Why volunteer?

We asked some of our volunteers why they do it, and what keeps them coming back for more.

Why volunteer for CROWS? Sometimes I ask this when working in the Pennine rain! I love the physicality of it and it’s great that the experienced volunteers are all willing to share their expertise. I get a good workout and we have a lot of laughs when we are working.

The footpath network is a fascinating part of the area’s heritage, and keeping it maintained gives me a sense of achievement, even if we can’t always match the expertise of the builders of previous centuries.


I love walking and I enjoy working outdoors, so when I retired, I joined CROWS as a volunteer and from day one I was made to feel welcome.

Six years on I have learnt new skills, made new friends and my knowledge of local footpaths has increased tenfold!


I was walking through Hardcastle Crags, having only recently moved to Hebden Bridge. I saw people working on the footpath and thought ‘I would really like to do this kind of work’. I looked at their sign, then looked it up online and contacted them.

I joined because I wanted learn more about the landscape, paths, the history, flora and fauna. I wanted to do something useful, learn new skills and I prefer being outdoors!

The added bonus is that CROWS are a great bunch of people. I feel very lucky to be a part of this amazing voluntary service.


Using an azad to widen a path

After decades of working indoors, I was determined to find volunteering opportunities that involved working outdoors and doing something really practical. Living alone I wanted to make sure there was a social element and in particular working alongside other like-minded people. CROWS fitted the bill completely.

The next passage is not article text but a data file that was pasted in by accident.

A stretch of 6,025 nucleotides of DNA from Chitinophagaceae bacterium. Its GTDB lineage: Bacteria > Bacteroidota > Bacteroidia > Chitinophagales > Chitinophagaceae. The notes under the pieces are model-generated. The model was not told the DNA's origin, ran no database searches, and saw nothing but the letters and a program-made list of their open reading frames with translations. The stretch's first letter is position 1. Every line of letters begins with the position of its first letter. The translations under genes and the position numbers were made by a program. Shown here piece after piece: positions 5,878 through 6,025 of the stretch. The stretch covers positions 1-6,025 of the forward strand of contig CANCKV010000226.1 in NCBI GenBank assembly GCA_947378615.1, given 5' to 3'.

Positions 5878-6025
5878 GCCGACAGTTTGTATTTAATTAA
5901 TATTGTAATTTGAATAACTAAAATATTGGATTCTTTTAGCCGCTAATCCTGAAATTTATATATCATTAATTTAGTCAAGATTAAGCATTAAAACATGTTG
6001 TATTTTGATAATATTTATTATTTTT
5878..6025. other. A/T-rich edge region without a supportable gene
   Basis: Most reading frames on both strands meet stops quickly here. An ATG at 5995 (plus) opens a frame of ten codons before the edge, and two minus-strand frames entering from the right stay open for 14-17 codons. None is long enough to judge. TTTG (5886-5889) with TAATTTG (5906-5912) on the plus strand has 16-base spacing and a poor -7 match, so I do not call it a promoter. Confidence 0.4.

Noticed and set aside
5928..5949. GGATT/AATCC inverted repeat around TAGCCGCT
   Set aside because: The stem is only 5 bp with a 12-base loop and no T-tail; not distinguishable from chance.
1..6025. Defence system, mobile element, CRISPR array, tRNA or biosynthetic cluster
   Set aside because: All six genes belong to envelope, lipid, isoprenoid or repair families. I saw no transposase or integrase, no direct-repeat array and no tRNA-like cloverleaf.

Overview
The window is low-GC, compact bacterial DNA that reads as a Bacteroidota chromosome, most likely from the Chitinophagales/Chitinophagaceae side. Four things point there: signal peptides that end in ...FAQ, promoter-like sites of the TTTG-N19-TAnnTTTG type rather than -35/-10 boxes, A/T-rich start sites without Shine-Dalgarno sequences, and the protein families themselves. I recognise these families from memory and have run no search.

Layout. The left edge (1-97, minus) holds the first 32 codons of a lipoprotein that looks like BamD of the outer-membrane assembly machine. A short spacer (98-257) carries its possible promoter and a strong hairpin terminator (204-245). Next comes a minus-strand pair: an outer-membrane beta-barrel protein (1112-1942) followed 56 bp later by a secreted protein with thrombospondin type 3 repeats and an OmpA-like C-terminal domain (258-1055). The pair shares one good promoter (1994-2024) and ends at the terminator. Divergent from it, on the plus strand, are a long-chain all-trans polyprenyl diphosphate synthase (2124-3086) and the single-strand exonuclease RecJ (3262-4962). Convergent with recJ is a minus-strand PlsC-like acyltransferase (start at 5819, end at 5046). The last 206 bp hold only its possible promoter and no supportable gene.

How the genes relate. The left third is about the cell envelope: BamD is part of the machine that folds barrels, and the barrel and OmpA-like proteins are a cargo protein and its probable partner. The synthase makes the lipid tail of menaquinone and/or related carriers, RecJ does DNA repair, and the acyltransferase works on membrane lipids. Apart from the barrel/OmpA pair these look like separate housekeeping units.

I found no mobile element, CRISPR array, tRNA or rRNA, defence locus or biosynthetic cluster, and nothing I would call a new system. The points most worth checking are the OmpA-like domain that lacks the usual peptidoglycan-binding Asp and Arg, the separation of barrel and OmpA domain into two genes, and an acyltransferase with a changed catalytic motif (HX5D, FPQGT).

I am a walker and felt I knew the pathways in the area pretty well, but work with CROWS has opened up a completely undiscovered landscape for me. An added benefit has been learning new skills such as step building and waymarking routes to make the countryside more accessible to others to explore and enjoy.


Wet! Wet! Wet! Pier construction for a washed-out footbridge.

I am a regular walker and an ‘outdoors’ type of person. I joined CROWS to put something back into the moorland areas that I have long appreciated.

With CROWS, skills accumulated rapidly – clearing undergrowth, digging drainage, repairing stiles, installing revetment, constructing boardwalks, making gates, designing footbridges and building steps – but beyond this comes the sheer pleasure of working on tasks with other cheerful, energetic, like-minded volunteers. For me that started seven years ago . . . which just goes to show how quickly time flies when you are enjoying yourself!


“What else are you going to do in retirement? “Said Ginny during a Ramblers walk. “Don’t know” I said.
“I’m with Calderdale Countryside Rangers, why don’t you join us?”
“What do you do?” I asked.
“We load an old green van with tools, jump in, arrive somewhere in the countryside where we work on paths getting covered in mud, stung by insects, soaking wet in rain, burnt in sun, and suffer pulled muscles and aching backs.”
“Where do I sign up?” I replied enthusiastically.
A group of volunteers from Calderdale Countryside Rangers left to form CROWS in 2013. I was one of them. The rest is history!!


One of the great things about Calderdale is the accessibility of the beautiful countryside and the amazing number of public rights of way.  I have spent many happy days exploring these and have come to really appreciate the work that CROWS do and so, when I retired from work, I was delighted to be accepted as a CROWS volunteer. 

It feels great to be outdoors, doing something useful, learning new skills, meeting people with similar interests and being appreciated by so many passers-by who always have a good word to say about the work we are doing.